I see and know my C is gentle, curious, intelligent, passionate, knowledgeable, loving, empathetic, kind, manly, funny, so funny, romantic, well read, interested in others & far more sociable than me. He sees me and he loves me deeply - but - he has also stolen from me, lied to me, left me in a foreign town for hours with no means to contact him or find my way home, he’s not phoned me for days, he’s mislead me, he’s withheld the truth from me and he’s lied to me and he’s lied to me and he’s lied to me. It’s torment.

I read things like ‘when people show you who they are, believe them’ and I just don’t know how to marry the two conflicting realities together. The person using drugs with an altered personality, in contrast with the true nature of the beloved person.

I’ve often thought I could live alongside him using heroin if his use was regular and predictable and if it was legal (and free!) but they very nature of it always has you on edge, knowing it could escalate at any minute. When he uses crack also though, I cannot abide that. That’s easy to put boundaries in place around as he is just monstrous on that drug, as any single one of us would be. It’s truly vial.

I wonder if others share similar thoughts and worries…


#5

Gosh there is more! Because what about the power imbalance?? C accuses me of presenting myself as holier than thou, though I acknowledge I am flawed, I’ve smoked heroin when I’ve been in his company on maybe 5 occasions, I likely drink too much alcohol, I’ve reacted before pausing on more than one occasion, I’m a result of my own childhood experiences & stories. I know some of the intention behind this is to deflect the attention away from him and I understand that. How does one make sense of the power dynamics in a relationship where addiction is basically like the 3rd entity in an otherwise normal loving relationship?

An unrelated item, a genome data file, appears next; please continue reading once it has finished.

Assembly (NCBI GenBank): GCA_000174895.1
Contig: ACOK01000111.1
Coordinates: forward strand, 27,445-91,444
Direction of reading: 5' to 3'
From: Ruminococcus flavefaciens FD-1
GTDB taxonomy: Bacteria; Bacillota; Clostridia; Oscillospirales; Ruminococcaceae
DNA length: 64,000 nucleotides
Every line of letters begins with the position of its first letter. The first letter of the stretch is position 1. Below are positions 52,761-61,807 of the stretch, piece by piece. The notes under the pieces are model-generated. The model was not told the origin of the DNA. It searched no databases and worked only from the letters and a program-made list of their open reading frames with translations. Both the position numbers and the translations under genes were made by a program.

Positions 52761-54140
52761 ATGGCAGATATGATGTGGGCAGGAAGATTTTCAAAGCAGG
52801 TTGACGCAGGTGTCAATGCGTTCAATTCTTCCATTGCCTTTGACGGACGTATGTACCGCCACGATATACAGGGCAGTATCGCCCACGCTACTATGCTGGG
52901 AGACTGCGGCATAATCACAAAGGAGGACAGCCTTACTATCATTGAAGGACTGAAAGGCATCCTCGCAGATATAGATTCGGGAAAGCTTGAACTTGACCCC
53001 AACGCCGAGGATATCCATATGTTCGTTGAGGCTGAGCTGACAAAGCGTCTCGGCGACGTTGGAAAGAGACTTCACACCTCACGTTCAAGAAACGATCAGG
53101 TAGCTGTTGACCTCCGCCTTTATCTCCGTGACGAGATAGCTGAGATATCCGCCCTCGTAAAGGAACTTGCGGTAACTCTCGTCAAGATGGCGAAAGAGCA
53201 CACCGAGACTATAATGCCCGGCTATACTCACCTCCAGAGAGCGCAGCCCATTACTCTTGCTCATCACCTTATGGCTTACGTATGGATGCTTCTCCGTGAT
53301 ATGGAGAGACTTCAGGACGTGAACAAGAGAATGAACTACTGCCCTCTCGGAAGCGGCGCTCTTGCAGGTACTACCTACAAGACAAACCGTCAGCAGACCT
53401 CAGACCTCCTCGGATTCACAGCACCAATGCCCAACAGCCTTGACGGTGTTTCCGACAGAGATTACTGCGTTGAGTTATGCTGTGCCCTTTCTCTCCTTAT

#6

Just clarifying the above - only an example and it would be adjusted to their state / your situation… so depending where they’re at it could be about using less versus not at all :slight_smile: it’s a behavioral skill called positive reinforcement which helps us through our relationship change our behavior to shape theirs.

Have you considered trying our course? I think you’ll find it incredibly useful with the evidence-based frameworks for this :heartbeat:

I know it’s tough when it’s been so long, but recovery is possible and I hear hope in you that he’s still trying.

When you take a break/get a little space for yourself can you make it clear to him you love him, you just need some self care to recoup and show up best in the relationship?


#7

Oh yeah, this is very common. It’s hard not to fall into this roll…and even as a partner sometimes it can feel like we’re mothering. I believe a lot of us go through that. Owning (and verbalizing) our flaws can help and the ways we speak - using Positive Communication is key. May not change overnight but it will, and others here can attest to it, being able to go from 0 communication to 100% better.

What ways we speak? Positive Communication tips:

  • Empathy “I know I find it hard to make changes, what do you think I could do to support you?”
  • I statements “I feel depleted and need some time to rest and recoup, I’ll be able to show up much better after”